RESPONSE: This claim is apparently based upon the Revised California Spotted Owl Draft Environmental Impact Statement that was withdrawn from public release in August of 1996. It is interesting to note the original California Spotted Owl Draft Environmental Impact Statement stated that Alternative "F", the Quincy Library Group proposal "would result in minimal new road construction" (page 3-143). The same EIS also stated that the Equivalent Roaded Acres for Alternative "F" would be lower than that of the existing Forest Land and Resource Management Plans (page 3-143).
The withdrawn Revised California Spotted Owl Draft Environmental Impact Statement said that "the alternatives [including the "QLG alternative, F"] would not directly affect the management of forest roads. Road management would continue to be guided by standards and guidelines in the Land and Resource Management Plans and pertinent laws and regulations." "New road projections are an estimate of the road construction needs to complete a fully developed transportation system that meets short- and long-term goals and objectives of the forest LRMPs and the alternative. Actual road construction will vary by year, depending on program levels. Road construction and reconstruction needs, locations, density, mitigation, and consequences will be addressed in site-specific analysis at the project level".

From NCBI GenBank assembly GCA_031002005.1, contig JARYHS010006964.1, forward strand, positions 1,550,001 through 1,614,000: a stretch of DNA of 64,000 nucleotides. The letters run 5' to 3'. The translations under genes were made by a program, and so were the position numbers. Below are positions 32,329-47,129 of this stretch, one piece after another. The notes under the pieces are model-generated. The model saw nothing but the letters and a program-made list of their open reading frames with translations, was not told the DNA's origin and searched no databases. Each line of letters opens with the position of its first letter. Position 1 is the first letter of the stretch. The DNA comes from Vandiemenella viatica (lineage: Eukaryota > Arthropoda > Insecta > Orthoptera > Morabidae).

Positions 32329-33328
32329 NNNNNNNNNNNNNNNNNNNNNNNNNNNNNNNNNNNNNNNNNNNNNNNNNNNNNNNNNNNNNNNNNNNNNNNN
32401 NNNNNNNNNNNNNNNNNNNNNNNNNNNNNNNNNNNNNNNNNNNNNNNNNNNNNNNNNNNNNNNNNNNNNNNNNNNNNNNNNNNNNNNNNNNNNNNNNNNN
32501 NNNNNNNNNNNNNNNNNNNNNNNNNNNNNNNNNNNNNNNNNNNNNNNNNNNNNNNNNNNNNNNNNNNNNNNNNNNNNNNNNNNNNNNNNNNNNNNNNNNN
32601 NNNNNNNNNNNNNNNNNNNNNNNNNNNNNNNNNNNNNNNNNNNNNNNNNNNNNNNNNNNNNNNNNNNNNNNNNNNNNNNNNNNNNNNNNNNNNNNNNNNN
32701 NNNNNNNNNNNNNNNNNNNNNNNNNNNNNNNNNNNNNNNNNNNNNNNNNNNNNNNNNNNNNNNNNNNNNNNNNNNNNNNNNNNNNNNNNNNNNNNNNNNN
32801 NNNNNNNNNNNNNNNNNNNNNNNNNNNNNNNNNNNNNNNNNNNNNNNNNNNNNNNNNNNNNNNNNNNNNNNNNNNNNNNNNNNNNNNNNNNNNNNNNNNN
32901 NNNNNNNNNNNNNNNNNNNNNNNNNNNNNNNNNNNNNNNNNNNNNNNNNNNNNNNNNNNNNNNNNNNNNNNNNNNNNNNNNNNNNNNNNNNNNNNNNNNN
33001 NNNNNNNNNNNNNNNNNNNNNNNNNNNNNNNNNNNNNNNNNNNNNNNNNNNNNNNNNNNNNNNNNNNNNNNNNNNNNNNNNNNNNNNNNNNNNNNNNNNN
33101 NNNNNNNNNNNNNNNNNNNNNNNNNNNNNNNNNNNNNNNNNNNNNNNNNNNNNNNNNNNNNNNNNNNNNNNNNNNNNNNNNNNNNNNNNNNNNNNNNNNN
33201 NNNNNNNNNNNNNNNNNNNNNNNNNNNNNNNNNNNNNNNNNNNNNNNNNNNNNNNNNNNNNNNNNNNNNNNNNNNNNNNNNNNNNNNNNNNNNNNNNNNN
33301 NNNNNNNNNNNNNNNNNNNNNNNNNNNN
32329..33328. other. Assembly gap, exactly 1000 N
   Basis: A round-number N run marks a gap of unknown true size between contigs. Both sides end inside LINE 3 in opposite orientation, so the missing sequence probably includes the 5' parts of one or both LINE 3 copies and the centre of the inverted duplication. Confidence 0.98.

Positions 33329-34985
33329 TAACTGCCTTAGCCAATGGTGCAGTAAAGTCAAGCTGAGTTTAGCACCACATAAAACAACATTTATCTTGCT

There is no "plan" to build new roads for fuelbreaks, because that is one issue that needs to be decided in the project EIS required by S-1028. The National Forests in the QLG area are already intensively roaded, so it will be difficult to find any "necessity" for new roads. One major effect of the S-1028 will be to remove hundreds of thousands of acres from the area currently available for roadbuilding, and designate them "off base" or "deferred" areas. For at least the term of the QLG Bill, no road building or timber management activity would be permitted in those areas. The QLG fuelbreak strategy is not dependent on any quantumfold increase in road building.